Niger – Charter of Professional Journalists (1997)

Charter of the Professional Journalists in Niger, drafted by the “Etats généraux de la presse” in 1992, and ratified by the self-styled “press council” in May 1997.

The right to inform, to speak freely and to criticize is one of the fundamental liberties of every human being. It forms an essential element of democracy in Niger.

From the right of the public to know all facts and opinions derive all the duties and rights of journalists in Niger listed in the present Charter, entrusted to the Superior Communication Council of Niger.

The responsibility of a journalist towards the public must prevail over any other responsibility, especially towards their employers and the authorities.

The mission of informing is necessarily bound by limitations which Niger’s journalists have imposed upon themselves in this Charter: their sense of responsibility has led them to include more duties than rights.

Those rights, by the way, can be truly enjoyed in the exercise of the journalistic profession only if the material conditions of the journalists’ independence and professional dignity are achieved.

1. A journalist must defend the freedom to inform, to comment and to criticize.

2. A journalist must ascertain the truthfulness of the facts which he/she must report without any distortion.

3. A journalist will exercise his/her freedom of opinion with all due respect for the public’s right to information. Whatever the circumstances, the accuracy of the facts reported or commented must never be distorted by personal opinions.

4. A journalist will abstain from plagiarism, slander, libel and unfounded accusations.

5. A journalist must not use incorrect methods to obtain or distribute information.

6. A journalist must rectify any published information that proves inaccurate.

7. Any news item that could not be checked must be marked as such and proper reservations must be made.

8. A journalist is bound by professional secrecy. He/she must not reveal the source of information obtained confidentially. In exceptional cases, a journalist may reveal his source to a superior provided the latter is bound by professional secrecy too. A journalist can be released from the obligation of secrecy if the source goes public or if it can be clearly demonstrated that the source had willingly misled the reporter.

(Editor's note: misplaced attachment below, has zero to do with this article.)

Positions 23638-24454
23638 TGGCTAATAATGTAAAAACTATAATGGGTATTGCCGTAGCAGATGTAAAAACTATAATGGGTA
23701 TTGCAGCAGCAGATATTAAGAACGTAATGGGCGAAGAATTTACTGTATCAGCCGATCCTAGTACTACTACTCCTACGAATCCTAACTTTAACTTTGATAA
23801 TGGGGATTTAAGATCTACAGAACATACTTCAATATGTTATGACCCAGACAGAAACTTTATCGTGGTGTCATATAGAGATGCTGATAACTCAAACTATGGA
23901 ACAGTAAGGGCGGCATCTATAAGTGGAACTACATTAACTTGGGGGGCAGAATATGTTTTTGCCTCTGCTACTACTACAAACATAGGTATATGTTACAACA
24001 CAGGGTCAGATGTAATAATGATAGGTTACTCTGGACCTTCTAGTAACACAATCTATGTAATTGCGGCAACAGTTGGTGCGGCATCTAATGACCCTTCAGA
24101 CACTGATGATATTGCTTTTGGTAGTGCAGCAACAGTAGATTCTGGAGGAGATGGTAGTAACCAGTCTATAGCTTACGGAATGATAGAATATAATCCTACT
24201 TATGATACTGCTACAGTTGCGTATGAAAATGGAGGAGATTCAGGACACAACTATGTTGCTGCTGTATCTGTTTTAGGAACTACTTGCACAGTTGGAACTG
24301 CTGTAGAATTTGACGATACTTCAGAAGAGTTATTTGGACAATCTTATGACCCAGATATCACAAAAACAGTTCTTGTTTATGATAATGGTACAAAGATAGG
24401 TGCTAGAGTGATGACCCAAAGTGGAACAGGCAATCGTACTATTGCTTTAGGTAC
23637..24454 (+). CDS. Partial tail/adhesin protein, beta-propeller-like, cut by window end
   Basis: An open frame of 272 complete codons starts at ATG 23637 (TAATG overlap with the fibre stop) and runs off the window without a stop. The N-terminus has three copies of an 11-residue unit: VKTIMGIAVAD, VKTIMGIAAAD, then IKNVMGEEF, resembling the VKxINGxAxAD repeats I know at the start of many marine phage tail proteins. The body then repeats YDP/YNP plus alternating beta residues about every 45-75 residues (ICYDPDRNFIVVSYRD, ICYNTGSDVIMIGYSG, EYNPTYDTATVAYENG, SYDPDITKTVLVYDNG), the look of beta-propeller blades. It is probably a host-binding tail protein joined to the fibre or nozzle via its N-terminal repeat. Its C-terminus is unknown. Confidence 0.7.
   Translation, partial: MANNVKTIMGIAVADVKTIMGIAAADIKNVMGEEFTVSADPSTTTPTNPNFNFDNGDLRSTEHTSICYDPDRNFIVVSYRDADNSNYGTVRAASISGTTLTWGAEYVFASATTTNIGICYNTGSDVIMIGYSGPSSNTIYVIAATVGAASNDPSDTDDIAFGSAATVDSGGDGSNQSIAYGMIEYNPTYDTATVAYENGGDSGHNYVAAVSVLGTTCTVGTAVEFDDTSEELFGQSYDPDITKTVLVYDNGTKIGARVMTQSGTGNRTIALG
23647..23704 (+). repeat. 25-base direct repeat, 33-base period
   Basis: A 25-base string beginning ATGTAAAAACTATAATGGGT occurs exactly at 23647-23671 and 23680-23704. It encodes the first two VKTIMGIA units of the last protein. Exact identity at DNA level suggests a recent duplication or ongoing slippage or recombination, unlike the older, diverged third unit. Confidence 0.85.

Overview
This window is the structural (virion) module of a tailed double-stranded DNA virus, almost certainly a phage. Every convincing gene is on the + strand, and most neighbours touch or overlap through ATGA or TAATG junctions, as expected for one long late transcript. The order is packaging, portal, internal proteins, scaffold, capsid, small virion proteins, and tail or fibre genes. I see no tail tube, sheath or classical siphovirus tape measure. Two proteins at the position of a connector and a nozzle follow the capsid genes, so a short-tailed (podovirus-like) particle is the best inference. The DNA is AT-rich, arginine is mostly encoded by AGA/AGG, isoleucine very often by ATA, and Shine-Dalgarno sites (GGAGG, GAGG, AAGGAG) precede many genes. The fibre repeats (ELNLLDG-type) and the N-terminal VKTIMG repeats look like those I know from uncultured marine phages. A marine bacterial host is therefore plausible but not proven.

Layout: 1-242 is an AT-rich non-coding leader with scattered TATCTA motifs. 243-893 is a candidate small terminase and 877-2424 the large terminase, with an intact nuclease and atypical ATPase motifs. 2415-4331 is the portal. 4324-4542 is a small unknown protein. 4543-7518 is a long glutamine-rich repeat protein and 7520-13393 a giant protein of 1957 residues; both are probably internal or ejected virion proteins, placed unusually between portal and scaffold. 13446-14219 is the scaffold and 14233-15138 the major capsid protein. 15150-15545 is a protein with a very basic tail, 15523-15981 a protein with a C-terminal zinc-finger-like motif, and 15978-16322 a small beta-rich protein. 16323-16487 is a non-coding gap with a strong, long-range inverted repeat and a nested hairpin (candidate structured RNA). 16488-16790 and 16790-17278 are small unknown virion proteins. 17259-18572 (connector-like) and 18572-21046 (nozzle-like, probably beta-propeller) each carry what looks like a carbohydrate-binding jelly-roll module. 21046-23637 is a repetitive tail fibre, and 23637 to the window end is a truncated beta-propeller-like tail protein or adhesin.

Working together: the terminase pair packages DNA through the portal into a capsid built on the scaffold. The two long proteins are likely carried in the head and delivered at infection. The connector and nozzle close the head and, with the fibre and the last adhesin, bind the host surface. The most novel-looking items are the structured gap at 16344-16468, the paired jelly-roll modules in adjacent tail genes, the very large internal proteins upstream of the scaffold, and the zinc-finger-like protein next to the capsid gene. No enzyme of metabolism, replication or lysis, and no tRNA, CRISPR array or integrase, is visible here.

9. A journalist must respect the private life of people so long as it has no bearing on the life of the community.

10. A news item likely to bring a person into disrepute or to expose a person to contempt or hatred, should only be published if it is of public interest and important in the life of the community.

11. A journalist must consider any person that is suspected, arrested or charged as presumed innocent until that person has been sentenced following a fair trial.

12. A journalist must resist and denounce any attempt at corruption. He/she cannot receive and should not expect any advantage from the publication or non-publication of a news item or comment.

He/she should not confuse his job with that of an advertiser or a propagandist.

He/she must refuse any, direct or indirect, instruction from advertisers. He/she must not promote or advertise any commercial product.

He/she must defend his/her credibility and that of the whole profession. In particular, he/she must avoid any relationship with a group of people likely to jeopardise that credibility.

13. A journalist must refuse any pressure and accept editorial instructions  only from the heads of his/her newsroom.

14. A journalist must not apply for a colleague’s position, or cause his/her dismissal by offering to provide the same service at a lower salary.

15. A journalist, in the exercise of his profession, is entitled to a free access to all sources of information. No measure can be taken to restrict that right save in exceptional cases and for clearly articulated motives.

16. A journalist, acting as a professional, is entitled to call upon anybody he/she judges competent in order to analyse or comment upon an event of local or international importance.

17. A journalist cannot be forced to accomplish a professional act, or express an opinion, that is contrary to his convictions or his moral conscience.

18. A journalist is not responsible for words spoken directly by some other person.

Disposition finale:
A journalist worthy of the name considers it is his/her duty strictly to observe the principles presented in the present “Charter of the Professional Journalists of Niger”: while acknowledging Niger’s laws and regulations, a journalist only accepts, in professional matters, the jurisdiction of the Superior Communication Council of – and will tolerate no governmental intrusion.

Recent Related Posts